RN-16 wrote:You have to remember that ESPN is a SHORTLINE. NS is a Class 1 that can do whatever with all there money. I'm not bashing, this is just the facts. A shortline cannot run efficiently while it's paying for expenses that are unnecessary, just like Rob216 was talking about.
This is true, they are a shortline. I guess I am used to seeing the big railroads quickly abandon branch lines in favour of their mainlines, while shortlines will take any stretch of track they can get and make something of it.

Also, my apologies if I got the facts wrong. I was under the impression that Drug Plastics & Glass (DP&G) was still utilizing rail service when East Penn ceased service. Unless the facts in the published article have since changed:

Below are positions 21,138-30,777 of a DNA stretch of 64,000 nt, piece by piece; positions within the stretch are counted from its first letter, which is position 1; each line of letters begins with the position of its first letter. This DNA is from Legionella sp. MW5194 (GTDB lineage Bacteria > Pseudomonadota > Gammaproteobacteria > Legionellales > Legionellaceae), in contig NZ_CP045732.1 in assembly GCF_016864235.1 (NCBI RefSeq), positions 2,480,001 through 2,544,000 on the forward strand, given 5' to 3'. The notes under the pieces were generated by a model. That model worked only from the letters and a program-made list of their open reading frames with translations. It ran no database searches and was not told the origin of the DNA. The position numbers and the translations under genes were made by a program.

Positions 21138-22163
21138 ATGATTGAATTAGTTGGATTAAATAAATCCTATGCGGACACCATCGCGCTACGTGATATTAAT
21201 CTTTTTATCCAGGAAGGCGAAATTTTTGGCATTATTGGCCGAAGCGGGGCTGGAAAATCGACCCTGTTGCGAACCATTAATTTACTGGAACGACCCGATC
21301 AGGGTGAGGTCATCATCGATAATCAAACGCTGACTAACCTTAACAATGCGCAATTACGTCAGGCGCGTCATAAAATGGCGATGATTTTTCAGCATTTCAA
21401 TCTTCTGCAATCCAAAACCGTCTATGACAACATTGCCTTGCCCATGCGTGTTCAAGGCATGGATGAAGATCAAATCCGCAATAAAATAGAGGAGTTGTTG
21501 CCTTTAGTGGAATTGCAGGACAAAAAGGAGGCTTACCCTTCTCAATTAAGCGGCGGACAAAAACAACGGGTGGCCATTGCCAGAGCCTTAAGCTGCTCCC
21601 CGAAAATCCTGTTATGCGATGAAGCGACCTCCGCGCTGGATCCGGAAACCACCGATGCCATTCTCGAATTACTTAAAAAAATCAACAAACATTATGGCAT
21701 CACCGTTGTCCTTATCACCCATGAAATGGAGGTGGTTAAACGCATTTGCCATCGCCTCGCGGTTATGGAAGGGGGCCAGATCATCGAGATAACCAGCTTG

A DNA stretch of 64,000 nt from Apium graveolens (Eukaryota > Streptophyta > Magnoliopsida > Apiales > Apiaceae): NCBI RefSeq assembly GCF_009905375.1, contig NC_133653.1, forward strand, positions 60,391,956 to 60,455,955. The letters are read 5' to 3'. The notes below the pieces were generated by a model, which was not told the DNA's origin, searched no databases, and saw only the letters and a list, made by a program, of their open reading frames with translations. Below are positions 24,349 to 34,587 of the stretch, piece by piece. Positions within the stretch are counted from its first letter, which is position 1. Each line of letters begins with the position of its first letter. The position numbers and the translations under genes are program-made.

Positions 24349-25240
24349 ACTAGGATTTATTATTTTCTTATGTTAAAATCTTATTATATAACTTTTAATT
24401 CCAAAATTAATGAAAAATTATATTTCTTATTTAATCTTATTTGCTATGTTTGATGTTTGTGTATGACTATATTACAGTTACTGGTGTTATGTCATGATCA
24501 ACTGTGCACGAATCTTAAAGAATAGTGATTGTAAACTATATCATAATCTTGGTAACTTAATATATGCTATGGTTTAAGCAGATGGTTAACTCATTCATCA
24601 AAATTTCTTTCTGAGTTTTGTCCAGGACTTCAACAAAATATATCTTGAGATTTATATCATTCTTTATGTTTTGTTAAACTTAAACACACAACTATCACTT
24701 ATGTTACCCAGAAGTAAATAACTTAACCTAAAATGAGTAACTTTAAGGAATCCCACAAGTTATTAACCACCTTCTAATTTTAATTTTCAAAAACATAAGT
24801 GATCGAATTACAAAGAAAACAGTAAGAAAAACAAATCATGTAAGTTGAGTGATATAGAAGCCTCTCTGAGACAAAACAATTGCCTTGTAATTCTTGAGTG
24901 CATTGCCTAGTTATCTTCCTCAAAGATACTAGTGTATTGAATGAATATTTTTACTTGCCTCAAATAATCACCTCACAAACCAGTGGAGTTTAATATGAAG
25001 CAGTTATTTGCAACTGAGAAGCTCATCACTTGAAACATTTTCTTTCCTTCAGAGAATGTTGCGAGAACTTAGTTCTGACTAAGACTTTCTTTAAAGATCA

East Penn Railways has alerted the Berks County Board that it intends to file an abandonment on its 8.5-mile Colebrookdale spur, and that has one shipper concerned about the loss of train service, the Reading Eagle reported. DP&G has a plant at Boyertown that receives tank cars loaded with resin, and considers the branch important to its success. "We're exploring all different types of alternatives," said DP&G spokesman Rick Hoffman. "Our life blood is that resin that comes into us." East Penn officials were unavailable for comment.
Now, in that light, it appears the railway dumped their loyal customer once they took control of the line. So let's be clear here: did DP&G jump ship, or did East Penn abandon the line and leave DP&G in the lurch?